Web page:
The Hunt for Opportunities

By Jay Forte  |  Posted 2009-05-13 Email Print this article Print
 
 
 
 
 
 
 

Your response to adversity says a lot about you -- and your organizations chances of success.

Regardless of how well we plan, some things just fail. Maybe it’s a Webinar or meeting presentation that was well-prepared but suffered from technical difficulties. Or a disciplined savings plan that has lost nearly half its value in today’s recession.

These challenging situations define our days: Some people curse and yell, while others view them as opportunities. Inaugural Poet Maya Angelou wrote, “I’ve learned that you can tell a lot about a person by the way he or she handles these three things: a rainy day, lost luggage and tangled Christmas tree lights.”

Failures, changes and unexpected events have the ability to either help or hurt us. Our outlook and response allow us to turn failures into opportunities.

Consider Thomas Alva Edison, who experienced repeated failures. His true success was not his invention of the light bulb, but rather his tenacity and an outlook that believed failures were a means to gain new information and perspectives. He constantly gathered, assessed and used information as the basis for future decisions.

Our most successful employees are the ones who have the persistence and optimism to learn from difficult situations and mistakes, and who use the information around them to re-imagine, re-create and re-experiment. They have learned to be positive and to constantly hunt for new prospects.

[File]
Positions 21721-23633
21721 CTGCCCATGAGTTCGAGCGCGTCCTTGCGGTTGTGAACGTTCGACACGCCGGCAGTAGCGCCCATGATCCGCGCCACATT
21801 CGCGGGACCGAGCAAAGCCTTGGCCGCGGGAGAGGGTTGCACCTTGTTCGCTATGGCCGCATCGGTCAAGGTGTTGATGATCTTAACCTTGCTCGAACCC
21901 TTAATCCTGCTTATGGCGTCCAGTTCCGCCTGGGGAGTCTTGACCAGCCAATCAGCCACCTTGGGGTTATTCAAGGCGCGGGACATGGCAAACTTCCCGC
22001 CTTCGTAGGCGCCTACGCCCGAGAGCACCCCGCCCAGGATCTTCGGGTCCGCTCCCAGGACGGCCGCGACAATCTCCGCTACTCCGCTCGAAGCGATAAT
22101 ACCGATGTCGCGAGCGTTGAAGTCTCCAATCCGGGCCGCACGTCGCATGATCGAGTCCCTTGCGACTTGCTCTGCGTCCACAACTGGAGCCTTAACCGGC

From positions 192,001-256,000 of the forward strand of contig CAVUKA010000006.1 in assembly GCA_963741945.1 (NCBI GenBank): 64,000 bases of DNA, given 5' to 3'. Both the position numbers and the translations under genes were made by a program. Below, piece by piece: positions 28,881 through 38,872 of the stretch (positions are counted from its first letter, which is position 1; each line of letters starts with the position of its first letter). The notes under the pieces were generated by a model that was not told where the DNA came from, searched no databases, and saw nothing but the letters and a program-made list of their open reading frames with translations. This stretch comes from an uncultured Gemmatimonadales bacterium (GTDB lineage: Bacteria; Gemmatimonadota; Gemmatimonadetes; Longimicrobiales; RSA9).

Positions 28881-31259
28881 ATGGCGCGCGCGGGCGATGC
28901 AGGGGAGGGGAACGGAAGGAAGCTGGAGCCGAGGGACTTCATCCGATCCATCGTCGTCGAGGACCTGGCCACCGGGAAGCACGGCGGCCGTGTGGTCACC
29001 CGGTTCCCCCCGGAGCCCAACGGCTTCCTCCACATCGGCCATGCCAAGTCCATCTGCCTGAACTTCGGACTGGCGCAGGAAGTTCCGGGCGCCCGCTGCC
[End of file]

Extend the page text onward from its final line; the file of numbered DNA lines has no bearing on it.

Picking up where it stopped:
Enterprises can help employees hunt for opportunities by creating a more optimistic workplace culture, focusing on exponential (not just incremental) opportunities, and aligning employees with roles that match their thinking and strengths. This effort is amplified when organizations commit to gathering, assessing and using the best information to make decisions—and to use this information with a focus on opportunities.

IT departments have a key role to play in the hunt for opportunities.

They can improve the flow of information, invite discussion and idea generation, and activate organizational innovation. You can maximize your IT organization’s contribution to innovation and opportunity development by implementing three approaches.



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Jay Forte is a consultant, speaker and author of "Fire Up! Your Employees and Smoke Your Competition." He uses his years of research and training to help organizations inspire exceptional employee performance.
 
 
 
 
 
 

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